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Evidence is ‘in’, ignorance is ‘out’: a dilemma for advanced wound care products

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Evidence is ‘in’, ignorance is ‘out’: a dilemma for advanced wound care products

Colin Iverson, Miles Maylor, Richard White
18 October 2010

The recent European Wound Management Association (EWMA) position statement on evidence in wound management (Gottrup et al, 2010), and the National Prescribing Centre bulletin (NPC, 2010) on evidence-based prescribing of wound products have heated up some old chestnuts. Evidence is ‘in’, ignorance is ‘out’! The challenge to the tissue viability lobby is either to admit that there is next to no evidence for using ‘advanced wound care products,’ or to do something to show that they are evidence-based. The NPC bulletin (2010) writes that: ‘Systematic reviews of advanced wound dressings have repeatedly highlighted the paucity of high-quality studies using clinically relevant endpoints.’

They are correctly stating the obvious, but this should not imply that such a lack exists only in wound care. A lot of what they write is adjectival: belying a non-scientific use of language. What is a ‘poor quality’ study? What would ‘high quality’ mean? What would a clinically relevant endpoint be? For the authors, a clinically relevant endpoint in a patient who shrieks with pain when her dressing is removed would be that the next dressing does not stick and that it contributes in some way to the relief of pain. Clearly, the dressing would complement investigating and treating the aetiology of the pain. Here, a suitable endpoint is pain reduction. Simple chemistry or physics would show, repeatedly and reliably, that an adhesive dressing is more likely to stick to periwound skin than one without adhesive.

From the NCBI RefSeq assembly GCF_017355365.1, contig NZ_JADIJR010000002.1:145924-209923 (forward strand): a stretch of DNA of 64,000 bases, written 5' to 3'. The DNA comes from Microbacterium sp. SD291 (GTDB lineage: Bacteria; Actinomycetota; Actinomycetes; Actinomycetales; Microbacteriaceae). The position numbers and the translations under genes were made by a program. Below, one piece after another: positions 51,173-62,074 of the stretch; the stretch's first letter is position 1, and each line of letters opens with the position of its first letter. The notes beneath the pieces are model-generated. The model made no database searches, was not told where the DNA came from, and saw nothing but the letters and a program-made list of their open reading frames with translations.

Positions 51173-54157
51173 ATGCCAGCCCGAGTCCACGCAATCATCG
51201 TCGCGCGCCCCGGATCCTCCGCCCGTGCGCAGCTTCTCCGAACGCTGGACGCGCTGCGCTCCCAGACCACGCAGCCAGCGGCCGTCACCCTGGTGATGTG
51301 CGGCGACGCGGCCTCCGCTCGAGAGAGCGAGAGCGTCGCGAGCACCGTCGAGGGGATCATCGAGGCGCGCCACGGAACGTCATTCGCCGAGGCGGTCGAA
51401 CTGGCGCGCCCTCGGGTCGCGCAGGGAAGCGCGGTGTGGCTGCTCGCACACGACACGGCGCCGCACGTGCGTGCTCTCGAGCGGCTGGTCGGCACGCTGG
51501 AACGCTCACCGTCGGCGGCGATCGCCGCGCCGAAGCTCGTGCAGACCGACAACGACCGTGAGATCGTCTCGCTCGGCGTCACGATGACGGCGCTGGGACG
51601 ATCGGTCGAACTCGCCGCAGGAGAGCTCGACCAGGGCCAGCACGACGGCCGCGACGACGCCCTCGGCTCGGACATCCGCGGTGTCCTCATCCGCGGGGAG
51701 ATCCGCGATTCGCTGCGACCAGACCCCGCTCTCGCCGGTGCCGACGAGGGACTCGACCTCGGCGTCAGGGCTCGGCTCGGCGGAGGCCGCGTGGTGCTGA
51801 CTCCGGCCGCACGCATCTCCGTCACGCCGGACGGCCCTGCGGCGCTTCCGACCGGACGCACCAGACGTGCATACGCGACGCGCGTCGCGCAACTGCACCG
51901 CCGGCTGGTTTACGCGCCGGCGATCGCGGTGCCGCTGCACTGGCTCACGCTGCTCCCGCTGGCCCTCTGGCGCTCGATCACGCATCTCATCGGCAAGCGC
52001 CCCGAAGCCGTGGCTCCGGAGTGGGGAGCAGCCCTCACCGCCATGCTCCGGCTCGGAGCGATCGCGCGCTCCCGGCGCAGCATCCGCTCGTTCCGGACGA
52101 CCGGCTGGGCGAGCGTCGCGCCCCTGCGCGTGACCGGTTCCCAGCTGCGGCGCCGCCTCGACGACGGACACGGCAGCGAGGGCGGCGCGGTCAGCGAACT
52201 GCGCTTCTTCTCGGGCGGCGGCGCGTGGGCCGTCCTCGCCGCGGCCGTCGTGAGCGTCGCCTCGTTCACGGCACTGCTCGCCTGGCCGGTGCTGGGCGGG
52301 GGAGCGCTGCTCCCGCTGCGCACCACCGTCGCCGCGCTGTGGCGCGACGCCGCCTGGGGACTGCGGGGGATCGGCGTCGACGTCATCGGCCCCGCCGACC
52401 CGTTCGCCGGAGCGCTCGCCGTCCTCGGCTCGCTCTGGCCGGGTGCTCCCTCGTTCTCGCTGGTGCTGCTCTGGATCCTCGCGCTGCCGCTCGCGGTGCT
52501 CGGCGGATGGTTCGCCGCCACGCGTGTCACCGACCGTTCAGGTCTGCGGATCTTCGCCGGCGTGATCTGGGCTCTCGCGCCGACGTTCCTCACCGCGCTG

Dressings are chosen by experts because they know what properties they want to exploit in particular instances, not because published data has been pooled into a metaanalysis. However, we can no longer assume that what is taken to be a foam is actually a foam (Sussman, 2010). Is there really such a thing as a generic hydrocolloid any more? So, it is likely that, whereas you can confidently state what the generic formula of aspirin is, you cannot say the same about wound care products. Thus, you are never going to compare like with like.

Until it is possible to specify what property of a dressing you are testing (moisture vapour transfer rate, acidity, etc), meaningful distinctions cannot be drawn between products. We need to know what our ‘target’ is to judge whether it has been affected or not. The endpoint called ‘wound healing’ sounds as if it is a single physiological target, but it is not. Wound management is about dealing with a sequence of multiple micro-targets. Even the doyenne of ‘evidence-based’ care had a much more nuanced view of what evidence is (Sackett et al, 1996), so must we.

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